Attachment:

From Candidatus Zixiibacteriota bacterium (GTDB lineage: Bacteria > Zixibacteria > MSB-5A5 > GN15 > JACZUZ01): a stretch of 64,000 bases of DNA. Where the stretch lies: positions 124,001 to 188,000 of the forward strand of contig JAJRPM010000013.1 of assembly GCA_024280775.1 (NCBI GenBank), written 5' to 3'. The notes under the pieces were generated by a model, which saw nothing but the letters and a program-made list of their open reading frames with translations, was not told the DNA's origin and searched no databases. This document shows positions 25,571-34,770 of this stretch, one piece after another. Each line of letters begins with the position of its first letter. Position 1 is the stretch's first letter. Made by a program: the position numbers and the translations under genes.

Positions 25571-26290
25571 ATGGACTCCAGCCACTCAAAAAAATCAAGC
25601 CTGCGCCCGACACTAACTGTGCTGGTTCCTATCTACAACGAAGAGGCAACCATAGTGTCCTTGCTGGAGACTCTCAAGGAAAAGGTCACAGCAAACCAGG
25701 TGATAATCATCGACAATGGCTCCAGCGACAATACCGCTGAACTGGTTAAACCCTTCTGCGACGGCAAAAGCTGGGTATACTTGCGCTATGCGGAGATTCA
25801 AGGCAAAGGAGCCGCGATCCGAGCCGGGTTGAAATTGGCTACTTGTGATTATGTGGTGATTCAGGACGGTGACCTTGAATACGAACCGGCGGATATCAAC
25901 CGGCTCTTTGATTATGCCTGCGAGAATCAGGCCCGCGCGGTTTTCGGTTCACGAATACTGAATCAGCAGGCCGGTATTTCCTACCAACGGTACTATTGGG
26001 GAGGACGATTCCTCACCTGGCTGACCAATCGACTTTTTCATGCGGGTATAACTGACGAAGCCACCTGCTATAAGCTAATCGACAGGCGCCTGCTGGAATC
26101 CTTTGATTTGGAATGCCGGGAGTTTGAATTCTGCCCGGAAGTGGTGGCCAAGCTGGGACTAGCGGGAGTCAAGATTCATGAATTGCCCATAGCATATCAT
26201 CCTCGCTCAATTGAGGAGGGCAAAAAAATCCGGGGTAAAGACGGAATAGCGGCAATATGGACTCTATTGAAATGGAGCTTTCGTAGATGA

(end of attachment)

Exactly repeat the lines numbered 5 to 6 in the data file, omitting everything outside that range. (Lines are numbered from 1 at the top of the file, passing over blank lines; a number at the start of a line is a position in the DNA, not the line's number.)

25701 TGATAATCATCGACAATGGCTCCAGCGACAATACCGCTGAACTGGTTAAACCCTTCTGCGACGGCAAAAGCTGGGTATACTTGCGCTATGCGGAGATTCA
25801 AGGCAAAGGAGCCGCGATCCGAGCCGGGTTGAAATTGGCTACTTGTGATTATGTGGTGATTCAGGACGGTGACCTTGAATACGAACCGGCGGATATCAAC